Colossians 2:8-23 “Do you want to be empty or full?”
8 Beware lest anyone cheat you through philosophy and empty deceit, according to the tradition of men, according to the basic principles of the world, and not according to Christ. 9 For in Him dwells all the fullness of the Godhead bodily; 10 and you are complete in Him, who is the head of all principality and power.
11 In Him you were also circumcised with the circumcision made without hands, by putting off the body of the sins of the flesh, by the circumcision of Christ, 12 buried with Him in baptism, in which you also were raised with Him through faith in the working of God, who raised Him from the dead. 13 And you, being dead in your trespasses and the uncircumcision of your flesh, He has made alive together with Him, having forgiven you all trespasses, 14 having wiped out the handwriting of requirements that was against us, which was contrary to us. And He has taken it out of the way, having nailed it to the cross. 15 Having disarmed principalities and powers, He made a public spectacle of them, triumphing over them in it.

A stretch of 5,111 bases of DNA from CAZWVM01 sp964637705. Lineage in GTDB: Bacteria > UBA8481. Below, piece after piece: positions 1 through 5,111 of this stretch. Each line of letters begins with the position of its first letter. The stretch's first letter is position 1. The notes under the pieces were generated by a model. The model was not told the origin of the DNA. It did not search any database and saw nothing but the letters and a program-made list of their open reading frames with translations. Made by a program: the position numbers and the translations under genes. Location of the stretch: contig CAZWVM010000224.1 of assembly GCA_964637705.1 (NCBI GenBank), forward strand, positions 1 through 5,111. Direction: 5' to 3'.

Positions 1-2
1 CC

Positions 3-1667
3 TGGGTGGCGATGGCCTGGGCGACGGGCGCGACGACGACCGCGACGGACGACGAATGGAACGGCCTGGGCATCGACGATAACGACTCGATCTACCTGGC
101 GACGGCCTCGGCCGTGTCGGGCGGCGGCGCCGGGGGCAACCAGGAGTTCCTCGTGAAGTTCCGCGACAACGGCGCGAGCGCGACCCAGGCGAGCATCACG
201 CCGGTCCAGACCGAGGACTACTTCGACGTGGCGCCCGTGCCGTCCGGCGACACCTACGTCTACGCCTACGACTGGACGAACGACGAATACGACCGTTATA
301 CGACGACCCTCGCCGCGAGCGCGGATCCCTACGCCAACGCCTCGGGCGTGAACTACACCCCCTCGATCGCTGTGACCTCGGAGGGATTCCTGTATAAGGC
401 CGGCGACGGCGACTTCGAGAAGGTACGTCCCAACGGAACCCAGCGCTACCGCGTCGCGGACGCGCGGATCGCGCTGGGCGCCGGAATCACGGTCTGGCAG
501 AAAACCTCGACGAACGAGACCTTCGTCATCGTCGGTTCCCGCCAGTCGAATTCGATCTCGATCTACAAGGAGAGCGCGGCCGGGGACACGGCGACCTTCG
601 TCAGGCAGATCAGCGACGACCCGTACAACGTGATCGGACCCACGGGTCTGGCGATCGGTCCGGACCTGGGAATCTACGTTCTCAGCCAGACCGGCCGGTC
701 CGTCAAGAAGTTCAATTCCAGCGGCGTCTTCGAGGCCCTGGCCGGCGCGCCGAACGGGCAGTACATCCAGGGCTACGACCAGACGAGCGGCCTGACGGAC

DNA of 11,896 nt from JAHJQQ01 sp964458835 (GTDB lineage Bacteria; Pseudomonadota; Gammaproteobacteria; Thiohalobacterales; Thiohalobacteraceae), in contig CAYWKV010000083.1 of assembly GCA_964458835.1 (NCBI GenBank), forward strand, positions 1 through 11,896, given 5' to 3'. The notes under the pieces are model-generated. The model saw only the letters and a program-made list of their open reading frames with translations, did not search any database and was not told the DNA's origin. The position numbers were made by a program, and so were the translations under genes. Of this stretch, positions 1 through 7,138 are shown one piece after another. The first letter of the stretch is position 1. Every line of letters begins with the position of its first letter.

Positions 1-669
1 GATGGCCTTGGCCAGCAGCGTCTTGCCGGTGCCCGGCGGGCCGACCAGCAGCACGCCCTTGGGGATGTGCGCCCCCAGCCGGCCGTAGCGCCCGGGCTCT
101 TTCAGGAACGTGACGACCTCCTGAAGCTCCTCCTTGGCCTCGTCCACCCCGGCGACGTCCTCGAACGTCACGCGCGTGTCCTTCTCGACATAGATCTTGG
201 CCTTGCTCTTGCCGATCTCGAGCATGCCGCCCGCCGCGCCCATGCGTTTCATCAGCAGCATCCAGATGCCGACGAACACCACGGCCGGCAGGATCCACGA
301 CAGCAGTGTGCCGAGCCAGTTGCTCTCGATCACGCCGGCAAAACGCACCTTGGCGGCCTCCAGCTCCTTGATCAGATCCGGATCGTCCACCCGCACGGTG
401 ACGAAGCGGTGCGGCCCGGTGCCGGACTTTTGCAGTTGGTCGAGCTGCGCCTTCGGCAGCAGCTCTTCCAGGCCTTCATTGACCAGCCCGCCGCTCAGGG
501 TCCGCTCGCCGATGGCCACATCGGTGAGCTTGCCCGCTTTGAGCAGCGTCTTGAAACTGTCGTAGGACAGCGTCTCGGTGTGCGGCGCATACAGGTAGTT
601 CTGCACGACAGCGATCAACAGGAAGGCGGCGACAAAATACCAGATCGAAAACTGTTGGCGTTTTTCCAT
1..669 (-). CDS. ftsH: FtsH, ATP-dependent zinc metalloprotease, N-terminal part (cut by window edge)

16 So let no one judge you in food or in drink, or regarding a festival or a new moon or sabbaths, 17 which are a shadow of things to come, but the substance is of Christ. 18 Let no one cheat you of your reward, taking delight in false humility and worship of angels, intruding into those things which he has not seen, vainly puffed up by his fleshly mind, 19 and not holding fast to the Head, from whom all the body, nourished and knit together by joints and ligaments, grows with the increase that is from God.
20 Therefore, if you died with Christ from the basic principles of the world, why, as though living in the world, do you subject yourselves to regulations— 21 “Do not touch, do not taste, do not handle,” 22 which all concern things which perish with the using—according to the commandments and doctrines of men? 23 These things indeed have an appearance of wisdom in self-imposed religion, false humility, and neglect of the body, but are of no value against the indulgence of the flesh.
Introduction: We live in world which has lost its traditions and values, where everybody does what they want. If you want to find a philosophy or religion or idea, just go on the internet, and somebody will be promoting it. Even within the same family, people adopt different philosophies and religions and ideas, so that everybody does what they want, and there is no unity in families.